But then a friend of mine showed up, a very special friend whom I had known in my youth and who had actually taught me how to play guitar. He had recently put off his former life and had embraced Christ and came to the party to preach to his friends still mired in the world. Most blew him off or scoffed at him, but my soul drank in his words like parched earth drinking in the rain. He went off to walk with another kid to talk to him more, and I tagged along because the name of Jesus seemed to light some kind of fire in my heart and I desired to hear more.

We walked for a ways, and the other kid eventually went his own way. Yet I remainded and said, "Tell me more." So we left the party and went for a long walk by night, where amidst the frigid blasts of Michigan October wind and the blustering skies he spoke to me of Jesus Christ, of God's love for man and of Christ's death on the cross - and of the forgiveness of sins. The particular type of Christianity he was preaching was simple Protestantism ("believe in Jesus Christ and confess He is Lord and you will be forgiven"), but oh how powerful the message was to one mired in misery.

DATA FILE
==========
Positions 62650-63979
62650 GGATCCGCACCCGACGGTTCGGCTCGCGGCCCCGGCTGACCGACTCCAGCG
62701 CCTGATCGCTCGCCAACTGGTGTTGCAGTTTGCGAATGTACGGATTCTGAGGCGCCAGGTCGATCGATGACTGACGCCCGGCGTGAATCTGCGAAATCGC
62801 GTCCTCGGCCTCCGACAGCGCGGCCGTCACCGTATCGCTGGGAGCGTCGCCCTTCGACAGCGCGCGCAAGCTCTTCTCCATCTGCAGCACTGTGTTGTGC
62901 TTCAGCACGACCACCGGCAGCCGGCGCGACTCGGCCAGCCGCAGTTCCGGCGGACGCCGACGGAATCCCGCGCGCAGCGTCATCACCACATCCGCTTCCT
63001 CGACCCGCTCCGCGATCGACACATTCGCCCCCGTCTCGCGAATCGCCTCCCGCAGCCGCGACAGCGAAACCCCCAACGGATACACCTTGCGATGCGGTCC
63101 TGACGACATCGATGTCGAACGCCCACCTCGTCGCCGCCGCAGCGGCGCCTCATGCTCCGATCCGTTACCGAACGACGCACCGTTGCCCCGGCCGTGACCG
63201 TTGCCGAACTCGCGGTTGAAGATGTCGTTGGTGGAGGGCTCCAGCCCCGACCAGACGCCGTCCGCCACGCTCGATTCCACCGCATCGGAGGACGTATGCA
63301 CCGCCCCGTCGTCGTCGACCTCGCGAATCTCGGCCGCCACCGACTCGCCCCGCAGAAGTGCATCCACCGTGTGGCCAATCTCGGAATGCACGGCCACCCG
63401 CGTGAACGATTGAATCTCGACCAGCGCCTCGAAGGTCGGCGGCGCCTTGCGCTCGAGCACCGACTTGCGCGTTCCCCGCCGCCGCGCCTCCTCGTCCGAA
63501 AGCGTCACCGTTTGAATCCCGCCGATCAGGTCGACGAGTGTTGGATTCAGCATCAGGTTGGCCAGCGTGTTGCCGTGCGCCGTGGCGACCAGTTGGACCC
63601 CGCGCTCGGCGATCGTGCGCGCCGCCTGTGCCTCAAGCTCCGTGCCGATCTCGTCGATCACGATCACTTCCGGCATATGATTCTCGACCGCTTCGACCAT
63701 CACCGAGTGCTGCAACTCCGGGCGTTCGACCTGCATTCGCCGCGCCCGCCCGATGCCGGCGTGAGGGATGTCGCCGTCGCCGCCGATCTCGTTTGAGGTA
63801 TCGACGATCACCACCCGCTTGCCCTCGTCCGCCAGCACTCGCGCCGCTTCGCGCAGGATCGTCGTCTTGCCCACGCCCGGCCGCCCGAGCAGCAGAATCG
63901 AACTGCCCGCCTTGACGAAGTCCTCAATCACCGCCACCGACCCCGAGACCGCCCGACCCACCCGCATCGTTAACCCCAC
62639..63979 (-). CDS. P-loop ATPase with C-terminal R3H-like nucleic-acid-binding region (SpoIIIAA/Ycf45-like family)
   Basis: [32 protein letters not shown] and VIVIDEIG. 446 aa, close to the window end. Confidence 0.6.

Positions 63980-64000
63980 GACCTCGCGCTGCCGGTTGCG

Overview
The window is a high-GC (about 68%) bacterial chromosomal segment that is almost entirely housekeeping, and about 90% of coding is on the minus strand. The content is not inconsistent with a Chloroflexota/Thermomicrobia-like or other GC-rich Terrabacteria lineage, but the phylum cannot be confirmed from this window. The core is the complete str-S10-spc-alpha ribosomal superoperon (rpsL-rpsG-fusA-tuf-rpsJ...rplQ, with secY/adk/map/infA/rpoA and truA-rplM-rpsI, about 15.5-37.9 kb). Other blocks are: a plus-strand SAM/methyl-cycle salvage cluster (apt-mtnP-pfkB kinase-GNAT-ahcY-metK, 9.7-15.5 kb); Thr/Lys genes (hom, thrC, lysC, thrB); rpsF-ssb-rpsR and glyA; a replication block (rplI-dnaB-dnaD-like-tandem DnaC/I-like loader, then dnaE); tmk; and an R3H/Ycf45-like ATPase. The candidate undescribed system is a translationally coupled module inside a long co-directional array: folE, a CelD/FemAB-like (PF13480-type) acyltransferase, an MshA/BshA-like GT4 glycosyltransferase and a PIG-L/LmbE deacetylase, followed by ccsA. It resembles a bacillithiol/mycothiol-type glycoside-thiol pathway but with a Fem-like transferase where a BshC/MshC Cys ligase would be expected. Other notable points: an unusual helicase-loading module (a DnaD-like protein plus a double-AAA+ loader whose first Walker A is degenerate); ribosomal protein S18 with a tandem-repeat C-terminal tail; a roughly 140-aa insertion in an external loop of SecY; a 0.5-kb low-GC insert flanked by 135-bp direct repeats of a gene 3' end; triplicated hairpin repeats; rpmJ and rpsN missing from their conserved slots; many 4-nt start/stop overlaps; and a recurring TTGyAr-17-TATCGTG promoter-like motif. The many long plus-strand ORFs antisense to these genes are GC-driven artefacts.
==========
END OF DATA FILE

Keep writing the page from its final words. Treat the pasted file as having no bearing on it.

At the end of the discussion I grapsed his shirt and asked to be baptized. I don't know where this came from, but I think I just knew that Christians were supposed to be baptized (and I was ignorant of my own baptism as a Catholic). He took me down to a lake by a park (pictured above), and under the churning clouds and among the choppy and blisteringly cold waters dunked me and pronounced the words of baptism. I know thaty sacramentally nothing occurred there, for I had already entered the holy laver as an infant, but the act of faith and the desire to truly start a new life must have been effacacious because I immediately and sensibly felt the greatest outpouring of grace and mercy I had ever known. This was by a special mercy of God.